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  22. Rumraket,

    There are still many things we don’t understand about the origin of life.

    How about the origin of the eukaryotic cell?

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  23. colewd:
    Rumraket,

    How about the origin of the eukaryotic cell?

    We know a lot more about that, as there are many aspects of this event for which phylogenetic analysis can be brought to bear to shed light on it. That doesn’t mean we know everything about it, far from it, and it is still a difficult problem in the sense that many pieces of the picture is missing.

    But we are not in a similar state of near-total ignorance as we are for the origin of life.

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  24. colewd:
    Rumraket,
    Rum

    BC

    If I was insisting then yes I would be begging the question.If I am inferring based on other translation systems being from human intelligence or a designed artifact then I am not begging the question but making an inference from observation.

    Bill you didn’t make an inference, you made an assertion An inference is essentially an argument that has premises and a conclusion.

    What you did was merely to declare that if I can’t tell you how the information in tree rings (for example) can be “translated” into knowledge without intelligence, then that makes the conclusion that the translation system was designed, reasonable. But what is missing here is the actual act of inferential reasoning that connects the premise [I can’t tell you how the information in tree rings can be “translated” into human knowledge without intelligence] to the conclusion [the belief that the translation system of the genetic code was designed is plausible]. You are missing the key step of an inference: The actual inference. Nothing you’ve stated has increased the plausibility of the conclusion. In fact your “inference” is a textbook example of the argument from ignorance fallacy. The foundational premise is my ignorance, with which you seek to establish that a particular conclusion is plausible. That is patently invalid logic.

    And in any case, it is still completely irrelevant wrt to the claim advanced in the OP, which is that information can’t be created by evolution. Even IF the translation system was designed, and even IF translation systems REQUIRE design to originate, it would STILL not follow that an evolutionary process can’t create translatable biological information by mutation, drift, and selection.

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  25. Rumraket,

    .If I am inferring based on other translation systems being from human intelligence or a designed artifact then I am not begging the question but making an inference from observation.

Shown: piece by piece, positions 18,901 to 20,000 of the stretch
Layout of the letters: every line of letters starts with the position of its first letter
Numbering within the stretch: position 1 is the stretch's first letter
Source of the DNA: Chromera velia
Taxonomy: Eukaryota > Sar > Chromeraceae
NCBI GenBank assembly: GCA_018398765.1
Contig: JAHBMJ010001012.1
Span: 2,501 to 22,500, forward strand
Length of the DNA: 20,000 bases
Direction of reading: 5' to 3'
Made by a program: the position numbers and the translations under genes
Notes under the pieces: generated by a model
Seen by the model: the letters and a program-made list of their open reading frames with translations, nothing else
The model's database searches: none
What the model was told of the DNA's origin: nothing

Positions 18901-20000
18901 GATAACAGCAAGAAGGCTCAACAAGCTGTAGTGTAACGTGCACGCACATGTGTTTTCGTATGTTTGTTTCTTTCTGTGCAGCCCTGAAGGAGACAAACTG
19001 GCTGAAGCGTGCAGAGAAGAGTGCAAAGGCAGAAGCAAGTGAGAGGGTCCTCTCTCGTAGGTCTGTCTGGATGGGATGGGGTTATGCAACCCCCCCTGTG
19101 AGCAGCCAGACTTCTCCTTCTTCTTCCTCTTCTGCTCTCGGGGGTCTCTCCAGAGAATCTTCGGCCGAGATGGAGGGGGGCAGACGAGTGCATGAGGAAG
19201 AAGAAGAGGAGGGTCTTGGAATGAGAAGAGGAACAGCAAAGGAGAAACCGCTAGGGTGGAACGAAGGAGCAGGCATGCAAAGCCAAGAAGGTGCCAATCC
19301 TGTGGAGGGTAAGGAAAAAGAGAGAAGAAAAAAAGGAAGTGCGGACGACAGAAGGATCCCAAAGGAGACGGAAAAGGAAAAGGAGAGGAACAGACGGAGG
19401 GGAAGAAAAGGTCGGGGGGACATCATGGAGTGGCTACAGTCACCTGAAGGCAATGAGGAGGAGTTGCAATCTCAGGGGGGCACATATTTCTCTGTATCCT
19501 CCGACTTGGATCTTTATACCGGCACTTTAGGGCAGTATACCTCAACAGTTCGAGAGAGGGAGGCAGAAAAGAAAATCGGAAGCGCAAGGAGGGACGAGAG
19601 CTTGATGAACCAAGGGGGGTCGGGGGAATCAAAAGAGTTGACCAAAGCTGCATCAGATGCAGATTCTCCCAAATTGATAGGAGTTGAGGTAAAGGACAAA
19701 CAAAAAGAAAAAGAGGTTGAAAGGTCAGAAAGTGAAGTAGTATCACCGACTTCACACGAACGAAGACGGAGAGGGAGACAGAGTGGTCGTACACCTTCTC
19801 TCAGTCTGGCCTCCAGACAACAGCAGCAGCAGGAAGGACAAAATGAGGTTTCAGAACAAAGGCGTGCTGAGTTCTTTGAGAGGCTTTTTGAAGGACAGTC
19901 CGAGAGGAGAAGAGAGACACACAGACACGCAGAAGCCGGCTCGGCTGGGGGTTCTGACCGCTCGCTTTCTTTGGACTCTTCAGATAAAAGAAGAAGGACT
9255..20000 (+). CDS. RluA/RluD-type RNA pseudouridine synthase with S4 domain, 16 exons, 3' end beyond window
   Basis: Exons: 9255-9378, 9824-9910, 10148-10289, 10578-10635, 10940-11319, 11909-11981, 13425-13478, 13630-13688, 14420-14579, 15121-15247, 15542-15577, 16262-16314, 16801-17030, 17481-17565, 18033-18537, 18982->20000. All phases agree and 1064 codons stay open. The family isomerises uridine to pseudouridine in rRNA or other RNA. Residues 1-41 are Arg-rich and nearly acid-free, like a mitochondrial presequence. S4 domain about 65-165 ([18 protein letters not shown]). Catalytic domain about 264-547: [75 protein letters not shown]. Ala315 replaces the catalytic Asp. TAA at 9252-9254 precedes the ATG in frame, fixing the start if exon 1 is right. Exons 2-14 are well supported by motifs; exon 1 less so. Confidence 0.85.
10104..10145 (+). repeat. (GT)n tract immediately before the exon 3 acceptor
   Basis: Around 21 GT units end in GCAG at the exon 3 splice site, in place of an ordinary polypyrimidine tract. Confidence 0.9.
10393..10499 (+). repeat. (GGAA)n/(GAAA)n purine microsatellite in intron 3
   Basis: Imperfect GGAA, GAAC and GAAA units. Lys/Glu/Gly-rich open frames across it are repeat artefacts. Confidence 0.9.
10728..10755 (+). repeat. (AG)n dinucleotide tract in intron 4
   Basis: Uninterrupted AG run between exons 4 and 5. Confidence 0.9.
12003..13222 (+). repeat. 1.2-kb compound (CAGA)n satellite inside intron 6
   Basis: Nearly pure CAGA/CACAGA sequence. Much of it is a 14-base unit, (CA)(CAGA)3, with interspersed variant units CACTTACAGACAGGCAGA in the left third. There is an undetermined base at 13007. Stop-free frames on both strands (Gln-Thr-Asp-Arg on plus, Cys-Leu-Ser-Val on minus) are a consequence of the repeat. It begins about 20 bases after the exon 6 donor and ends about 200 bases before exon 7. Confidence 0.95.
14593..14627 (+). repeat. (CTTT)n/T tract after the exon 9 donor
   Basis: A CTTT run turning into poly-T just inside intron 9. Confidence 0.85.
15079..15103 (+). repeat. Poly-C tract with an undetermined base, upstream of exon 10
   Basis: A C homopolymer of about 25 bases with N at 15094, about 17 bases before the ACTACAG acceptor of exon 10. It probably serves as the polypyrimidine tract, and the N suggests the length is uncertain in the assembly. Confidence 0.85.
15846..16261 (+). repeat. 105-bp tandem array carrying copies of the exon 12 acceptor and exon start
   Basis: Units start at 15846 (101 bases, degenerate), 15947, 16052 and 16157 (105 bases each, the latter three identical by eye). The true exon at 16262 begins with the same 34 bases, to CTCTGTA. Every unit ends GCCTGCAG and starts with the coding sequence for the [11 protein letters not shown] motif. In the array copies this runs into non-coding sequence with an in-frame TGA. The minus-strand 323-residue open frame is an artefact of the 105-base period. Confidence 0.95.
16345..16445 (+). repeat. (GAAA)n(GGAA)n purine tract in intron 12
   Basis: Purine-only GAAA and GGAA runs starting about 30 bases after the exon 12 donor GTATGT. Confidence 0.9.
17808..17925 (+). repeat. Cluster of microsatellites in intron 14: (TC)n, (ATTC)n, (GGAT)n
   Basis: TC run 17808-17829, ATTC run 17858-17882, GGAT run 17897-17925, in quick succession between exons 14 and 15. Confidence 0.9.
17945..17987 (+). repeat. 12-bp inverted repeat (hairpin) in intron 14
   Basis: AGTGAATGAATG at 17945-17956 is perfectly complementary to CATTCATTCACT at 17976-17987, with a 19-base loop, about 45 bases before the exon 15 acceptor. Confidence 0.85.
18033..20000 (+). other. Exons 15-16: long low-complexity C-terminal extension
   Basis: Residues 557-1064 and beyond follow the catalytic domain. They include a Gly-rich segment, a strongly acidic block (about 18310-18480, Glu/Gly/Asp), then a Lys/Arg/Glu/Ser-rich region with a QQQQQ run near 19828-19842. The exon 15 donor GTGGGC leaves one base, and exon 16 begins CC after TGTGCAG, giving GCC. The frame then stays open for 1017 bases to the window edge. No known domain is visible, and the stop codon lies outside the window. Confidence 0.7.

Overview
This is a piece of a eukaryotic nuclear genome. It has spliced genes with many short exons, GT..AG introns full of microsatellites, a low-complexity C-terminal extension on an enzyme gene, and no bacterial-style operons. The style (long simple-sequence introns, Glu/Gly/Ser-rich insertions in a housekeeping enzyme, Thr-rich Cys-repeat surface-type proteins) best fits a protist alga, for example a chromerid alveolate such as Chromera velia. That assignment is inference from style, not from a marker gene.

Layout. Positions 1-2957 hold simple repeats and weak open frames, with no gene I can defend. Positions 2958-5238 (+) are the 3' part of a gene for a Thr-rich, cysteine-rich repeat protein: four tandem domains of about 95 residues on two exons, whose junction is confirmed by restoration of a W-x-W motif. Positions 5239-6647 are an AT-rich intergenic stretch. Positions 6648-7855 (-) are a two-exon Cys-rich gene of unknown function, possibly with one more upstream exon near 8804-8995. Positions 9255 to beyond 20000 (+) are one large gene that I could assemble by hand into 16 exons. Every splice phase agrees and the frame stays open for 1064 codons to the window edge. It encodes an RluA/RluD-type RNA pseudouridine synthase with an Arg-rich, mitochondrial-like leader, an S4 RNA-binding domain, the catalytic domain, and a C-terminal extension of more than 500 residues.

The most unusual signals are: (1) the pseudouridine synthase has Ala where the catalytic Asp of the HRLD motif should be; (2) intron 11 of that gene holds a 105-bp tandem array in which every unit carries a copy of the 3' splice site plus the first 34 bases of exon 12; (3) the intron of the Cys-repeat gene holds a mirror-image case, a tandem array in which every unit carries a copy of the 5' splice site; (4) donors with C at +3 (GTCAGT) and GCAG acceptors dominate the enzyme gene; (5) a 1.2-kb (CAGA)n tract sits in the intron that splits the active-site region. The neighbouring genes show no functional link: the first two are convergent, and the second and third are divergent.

The observation is that all other systems that can translate are designed. The inference from the observation is that the transcription, splicing and translation system is designed.

    Nothing you’ve stated has increased the plausibility of the conclusion.

    Why not? As we show additional evidence that this type of mechanism is designed then the plausibility that this mechanism is designed is increased. If you found a translation mechanism in nature outside living organisms that could turn data into information then the plausibility would go down.

    And in any case, it is still completely irrelevant wrt to the claim advanced in the OP, which is that information can’t be created by evolution. Even IF the translation system was designed, and even IF translation systems REQUIRE design to originate, it would STILL not follow that an evolutionary process can’t create translatable biological information by mutation, drift, and selection.

    I think this is a valid point however the case whether evolution can create biological information is still open in my mind. As a minimum any random change has a much greater chance of losing information then gaining it.

    Joe’s argument of gaining information by a single AA substitution is logical but unless there is a sustainable mechanism the claim is of little consequence.

    From this perspective the origin of the eukaryotic cell which includes
    -the origin of a eukaryotic ribosome
    -the origin of a cell nucleus
    -the origin of ubiquitin system
    -the origin of the splicosome
    -the origin of chromatin structure
    -the origin of the nuclear pore complex

    Clearly rivals OOL from the quantity of novel genetic information that needs to be explained along with the origin of a novel transcription and translation system and cellular control system that is completely different and substantially more complex then what we find in prokaryotic cells.

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  26. colewd: How about the origin of the eukaryotic cell?

    How about the origin of the designer of the eukaryotic cell?

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  27. Rumraket: Even IF the translation system was designed, and even IF translation systems REQUIRE design to originate, it would STILL not follow that an evolutionary process can’t create translatable biological information by mutation, drift, and selection.

    I think this is an important statement because it very effectively separates the two unrelated issues of 1. the origin of life (and the origin of biological evolution, LUCA, etc) from the question of 2. evolutionary mechanisms. Any discussion or argument that does not make this critical distinction between these entirely separate phenomena is, I believe, ultimately doomed to fail.

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  28. colewd:
    If I am inferring based on other translation systems being from human intelligence or a designed artifact then I am not begging the question but making an inference from observation.